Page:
Iranian Journal of Child Neurology,
Vol. 1 No. 3 (2007),
17 January 2009
Herpes Simplex encephalitis (HSE) is a life threatening outcome of Herpes simplex virus (HSV) infection of the central nervous system (CNS). HSV
accounts for 2-5 percent of all cases of encephalitis. One third of cases occur in those younger than 20 years old and one half in those older than 50 years old.
Clinical diagnosis is recommended in the encephalopathic, febrile patients with focal neurological signs. However, the clinical findings are not pathogonomic because numerous other diseases of CNS can mimic HSE. Diagnosis should be confirmed based on medical history, analysis of cerebrospinal fluid (CSF) for protein and glucose contents, the cellular analysis and identifying the pathogens by serology and Polymerase Chain Reaction (PCR) amplification .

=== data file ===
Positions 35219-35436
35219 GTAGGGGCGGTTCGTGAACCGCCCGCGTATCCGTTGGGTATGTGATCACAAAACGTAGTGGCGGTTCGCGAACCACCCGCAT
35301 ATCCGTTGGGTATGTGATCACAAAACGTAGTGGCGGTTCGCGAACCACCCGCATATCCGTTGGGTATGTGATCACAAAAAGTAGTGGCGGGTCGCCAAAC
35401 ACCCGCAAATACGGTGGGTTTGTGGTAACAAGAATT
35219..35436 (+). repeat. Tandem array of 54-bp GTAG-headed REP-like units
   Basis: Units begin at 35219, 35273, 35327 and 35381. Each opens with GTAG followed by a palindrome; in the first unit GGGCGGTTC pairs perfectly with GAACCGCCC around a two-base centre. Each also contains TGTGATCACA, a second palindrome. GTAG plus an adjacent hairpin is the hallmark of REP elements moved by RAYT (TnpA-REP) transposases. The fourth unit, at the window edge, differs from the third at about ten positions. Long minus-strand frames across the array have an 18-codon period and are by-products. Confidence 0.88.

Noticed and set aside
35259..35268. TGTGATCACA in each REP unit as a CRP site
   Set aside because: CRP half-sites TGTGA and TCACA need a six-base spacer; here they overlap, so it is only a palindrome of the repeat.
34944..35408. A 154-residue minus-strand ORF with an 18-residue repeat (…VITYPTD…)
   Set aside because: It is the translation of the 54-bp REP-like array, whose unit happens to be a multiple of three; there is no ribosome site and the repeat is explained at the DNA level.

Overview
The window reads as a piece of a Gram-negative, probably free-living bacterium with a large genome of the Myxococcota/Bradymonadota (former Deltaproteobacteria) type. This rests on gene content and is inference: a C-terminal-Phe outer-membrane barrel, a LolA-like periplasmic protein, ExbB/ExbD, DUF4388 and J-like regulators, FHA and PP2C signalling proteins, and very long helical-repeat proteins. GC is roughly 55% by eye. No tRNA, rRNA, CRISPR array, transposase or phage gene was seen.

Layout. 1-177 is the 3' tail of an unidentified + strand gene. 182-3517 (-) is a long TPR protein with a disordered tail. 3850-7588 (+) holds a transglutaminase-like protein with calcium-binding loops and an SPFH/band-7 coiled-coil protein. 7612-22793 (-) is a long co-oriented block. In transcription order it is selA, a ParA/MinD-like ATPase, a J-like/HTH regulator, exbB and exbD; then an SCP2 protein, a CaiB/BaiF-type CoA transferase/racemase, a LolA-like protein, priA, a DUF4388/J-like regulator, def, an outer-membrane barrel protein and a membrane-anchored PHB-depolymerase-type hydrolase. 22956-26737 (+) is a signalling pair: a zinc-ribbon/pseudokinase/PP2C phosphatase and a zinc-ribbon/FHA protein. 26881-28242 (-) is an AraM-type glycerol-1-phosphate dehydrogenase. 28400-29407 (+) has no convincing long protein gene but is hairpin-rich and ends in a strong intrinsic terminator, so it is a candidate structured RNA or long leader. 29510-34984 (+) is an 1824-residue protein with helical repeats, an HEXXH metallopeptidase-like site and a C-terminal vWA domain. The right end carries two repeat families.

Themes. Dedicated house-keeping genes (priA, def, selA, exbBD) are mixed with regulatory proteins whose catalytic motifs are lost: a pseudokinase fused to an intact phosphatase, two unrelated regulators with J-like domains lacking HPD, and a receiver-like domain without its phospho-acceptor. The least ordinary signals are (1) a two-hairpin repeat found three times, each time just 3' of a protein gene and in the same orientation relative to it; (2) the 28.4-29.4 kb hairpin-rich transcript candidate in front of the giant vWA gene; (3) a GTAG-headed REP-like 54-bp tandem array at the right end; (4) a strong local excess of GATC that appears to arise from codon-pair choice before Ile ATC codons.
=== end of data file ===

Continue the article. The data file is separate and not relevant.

The diagnostic gold standard is the detection of HSV DNA in the cerebrospinal fluid by PCR. But negative results need to be interpreted regarding the
patients clinical signs and symptoms and the time of CSF sampling. Spike and slow wave patterns is observed in Electroencephalogram (EEG).
Neuroimaging, especially Magnetic Resonance Imaging (MRI) is essential for evaluating the patients, which shows temporal lobe edema or hemorrhage.
All patients with HSE should be treated by intravenous Acyclovir (10mg/kg q8hr for 14-21 days). After completing therapy, PCR of the CSF can confirm
the elimination of replicating virus, assisting further management of the patient.
Keywords:Herpes Simplex Virus (HSV), Encephalitis, Children